English   español  
Please use this identifier to cite or link to this item: http://hdl.handle.net/10261/61510
logo share SHARE logo core CORE   Add this article to your Mendeley library MendeleyBASE

Visualizar otros formatos: MARC | Dublin Core | RDF | ORE | MODS | METS | DIDL
Exportar a otros formatos:


A comparative study of the modelling of cement hydration and cement-rock laboratory experiments

AuthorsSavage, D.; Soler, Josep M. ; Yamaguchi, Kohei; Walker, Colin; Honda, Akira; Inagaki, Manabu; Watson, Claire; Wilson, James; Benbow, Steven; Gaus, Irina; Rueedi, Joerg
Issue Date2011
PublisherPergamon Press
CitationApplied Geochemistry 26 (7): 1138-1152 (2011)
AbstractThe use of cement and concrete as fracture grouting or as tunnel seals in a geological disposal facility for radioactive wastes creates potential issues concerning chemical reactivity. From a long-term safety perspective, it is desirable to be able model these interactions and changes quantitatively. The 'Long-term Cement Studies' (LCS) project was formulated with an emphasis on in situ field experiments with more realistic boundary conditions and longer time scales compared with former experiments. As part of the project programme, a modelling inter-comparison has been conducted, involving the modelling of two experiments describing cement hydration on one hand and cement-rock reaction on the other, with teams representing the NDA (UK), Posiva (Finland), and JAEA (Japan).This modelling exercise showed that the dominant reaction pathways in the two experiments are fairly well understood and are consistent between the different modelling teams, although significant differences existed amongst the precise parameterisation (e.g. reactive surface areas, dependences of rate upon pH, types of secondary minerals), and in some instances, processes (e.g. partition of alkali elements between solids and liquid during cement hydration; kinetic models of cement hydration). It was not conclusive if certain processes such as surface complexation (preferred by some modellers, but not by others) played a role in the cement-rock experiment or not. These processes appear to be more relevant at early times in the experiment and the evolution at longer timescales was not affected. The observed permeability profile with time could not be matched. The fact that no secondary minerals could be observed and that the precipitated mass calculated during the simulations is minor might suggest that the permeability reduction does not have a chemical origin, although a small amount of precipitates at pore throats could have a large impact on permeability. The modelling exercises showed that there is an interest in keeping the numerical models as simple as possible and trying to obtain a reasonable fit with a minimum of processes, minerals and parameters. However, up-scaling processes and model parameterisation to the timescales appropriate to repository safety assessment are of considerable concern. Future modelling exercises of this type should focus on a suitable natural or industrial analogue that might aid assessing mineral-fluid reactions at these longer timescales. © 2011 Elsevier Ltd.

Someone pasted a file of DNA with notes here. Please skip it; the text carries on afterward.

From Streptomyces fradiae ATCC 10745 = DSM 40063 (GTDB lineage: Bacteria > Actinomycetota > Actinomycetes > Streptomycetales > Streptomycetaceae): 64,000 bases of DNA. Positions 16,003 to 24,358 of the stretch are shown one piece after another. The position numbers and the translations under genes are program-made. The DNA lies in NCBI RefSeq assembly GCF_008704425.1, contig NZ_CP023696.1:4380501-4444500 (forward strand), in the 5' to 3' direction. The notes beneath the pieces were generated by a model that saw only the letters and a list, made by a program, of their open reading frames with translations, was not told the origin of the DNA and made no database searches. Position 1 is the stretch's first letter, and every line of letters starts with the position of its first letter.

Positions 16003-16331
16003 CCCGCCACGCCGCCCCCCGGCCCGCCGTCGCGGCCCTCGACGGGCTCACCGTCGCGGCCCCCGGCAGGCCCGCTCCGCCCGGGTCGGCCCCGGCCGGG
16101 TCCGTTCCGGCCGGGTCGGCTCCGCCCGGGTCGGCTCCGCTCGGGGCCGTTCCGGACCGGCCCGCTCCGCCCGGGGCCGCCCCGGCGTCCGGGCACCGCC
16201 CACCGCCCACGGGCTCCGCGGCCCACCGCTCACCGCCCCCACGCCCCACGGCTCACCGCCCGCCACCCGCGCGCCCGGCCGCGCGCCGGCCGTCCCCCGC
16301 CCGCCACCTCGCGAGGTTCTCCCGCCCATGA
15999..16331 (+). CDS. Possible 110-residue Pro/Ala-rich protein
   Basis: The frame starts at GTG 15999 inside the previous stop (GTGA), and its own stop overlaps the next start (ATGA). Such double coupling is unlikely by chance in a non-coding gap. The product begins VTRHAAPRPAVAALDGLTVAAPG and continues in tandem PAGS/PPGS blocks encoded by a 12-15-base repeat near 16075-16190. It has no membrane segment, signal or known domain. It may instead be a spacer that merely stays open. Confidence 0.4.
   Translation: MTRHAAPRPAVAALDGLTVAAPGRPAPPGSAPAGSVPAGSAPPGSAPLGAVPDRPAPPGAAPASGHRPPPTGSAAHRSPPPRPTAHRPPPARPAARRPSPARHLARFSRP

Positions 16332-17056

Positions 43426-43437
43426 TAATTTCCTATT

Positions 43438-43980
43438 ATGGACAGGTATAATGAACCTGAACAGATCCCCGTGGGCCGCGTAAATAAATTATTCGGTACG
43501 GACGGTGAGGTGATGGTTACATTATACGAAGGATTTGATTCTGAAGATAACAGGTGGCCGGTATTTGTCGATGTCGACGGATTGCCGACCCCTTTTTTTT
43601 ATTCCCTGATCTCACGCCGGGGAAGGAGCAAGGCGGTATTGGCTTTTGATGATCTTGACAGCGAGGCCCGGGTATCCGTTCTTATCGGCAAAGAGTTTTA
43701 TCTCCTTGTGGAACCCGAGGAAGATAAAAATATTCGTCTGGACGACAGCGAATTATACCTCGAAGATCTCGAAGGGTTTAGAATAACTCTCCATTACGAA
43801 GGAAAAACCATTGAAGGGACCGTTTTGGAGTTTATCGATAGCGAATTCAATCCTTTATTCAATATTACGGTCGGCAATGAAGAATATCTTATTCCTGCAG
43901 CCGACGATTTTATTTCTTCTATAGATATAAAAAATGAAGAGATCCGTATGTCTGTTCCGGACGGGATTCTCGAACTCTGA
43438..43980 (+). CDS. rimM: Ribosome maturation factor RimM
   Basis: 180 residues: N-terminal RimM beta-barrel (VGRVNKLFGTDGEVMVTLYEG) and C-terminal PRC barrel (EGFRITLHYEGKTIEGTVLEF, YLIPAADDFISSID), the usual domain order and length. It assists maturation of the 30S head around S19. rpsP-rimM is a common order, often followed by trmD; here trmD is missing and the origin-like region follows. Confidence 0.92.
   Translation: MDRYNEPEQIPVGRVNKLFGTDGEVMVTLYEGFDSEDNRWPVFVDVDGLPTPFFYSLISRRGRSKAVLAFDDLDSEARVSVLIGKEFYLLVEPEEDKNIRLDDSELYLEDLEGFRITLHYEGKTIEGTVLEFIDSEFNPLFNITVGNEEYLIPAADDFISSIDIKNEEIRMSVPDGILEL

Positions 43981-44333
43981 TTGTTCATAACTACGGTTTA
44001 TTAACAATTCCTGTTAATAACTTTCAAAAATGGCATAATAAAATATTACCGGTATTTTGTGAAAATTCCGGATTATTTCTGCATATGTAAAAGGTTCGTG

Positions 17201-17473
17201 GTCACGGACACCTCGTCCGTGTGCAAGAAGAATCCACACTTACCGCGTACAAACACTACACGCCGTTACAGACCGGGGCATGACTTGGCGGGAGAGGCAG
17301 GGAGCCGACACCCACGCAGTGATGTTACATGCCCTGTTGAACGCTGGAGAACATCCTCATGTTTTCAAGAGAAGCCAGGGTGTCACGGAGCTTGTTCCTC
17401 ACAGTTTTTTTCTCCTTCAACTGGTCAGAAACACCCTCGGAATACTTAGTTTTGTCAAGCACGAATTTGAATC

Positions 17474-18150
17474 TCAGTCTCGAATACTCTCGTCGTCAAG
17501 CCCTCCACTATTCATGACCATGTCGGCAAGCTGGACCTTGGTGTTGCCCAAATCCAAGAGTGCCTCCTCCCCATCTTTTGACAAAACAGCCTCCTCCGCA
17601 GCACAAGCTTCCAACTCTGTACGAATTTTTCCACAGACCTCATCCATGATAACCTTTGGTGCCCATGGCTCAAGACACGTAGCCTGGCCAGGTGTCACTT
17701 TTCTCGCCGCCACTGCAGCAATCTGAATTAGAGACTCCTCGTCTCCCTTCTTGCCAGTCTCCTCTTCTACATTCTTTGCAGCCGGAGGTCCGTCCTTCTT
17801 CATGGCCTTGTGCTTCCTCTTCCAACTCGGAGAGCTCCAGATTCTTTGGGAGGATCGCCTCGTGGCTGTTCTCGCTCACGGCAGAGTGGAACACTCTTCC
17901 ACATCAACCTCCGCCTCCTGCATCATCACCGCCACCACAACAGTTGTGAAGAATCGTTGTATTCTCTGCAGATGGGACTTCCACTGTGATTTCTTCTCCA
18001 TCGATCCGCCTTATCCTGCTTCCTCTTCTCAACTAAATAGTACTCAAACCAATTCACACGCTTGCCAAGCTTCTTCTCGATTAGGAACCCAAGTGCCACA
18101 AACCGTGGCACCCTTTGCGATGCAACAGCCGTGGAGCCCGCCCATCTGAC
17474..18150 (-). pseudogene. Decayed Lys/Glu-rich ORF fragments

Identifiersdoi: 10.1016/j.apgeochem.2011.04.004
issn: 0883-2927
Appears in Collections:(IDAEA) Artículos
Files in This Item:
There are no files associated with this item.
Show full item record
Review this work

Related articles:

WARNING: Items in Digital.CSIC are protected by copyright, with all rights reserved, unless otherwise indicated.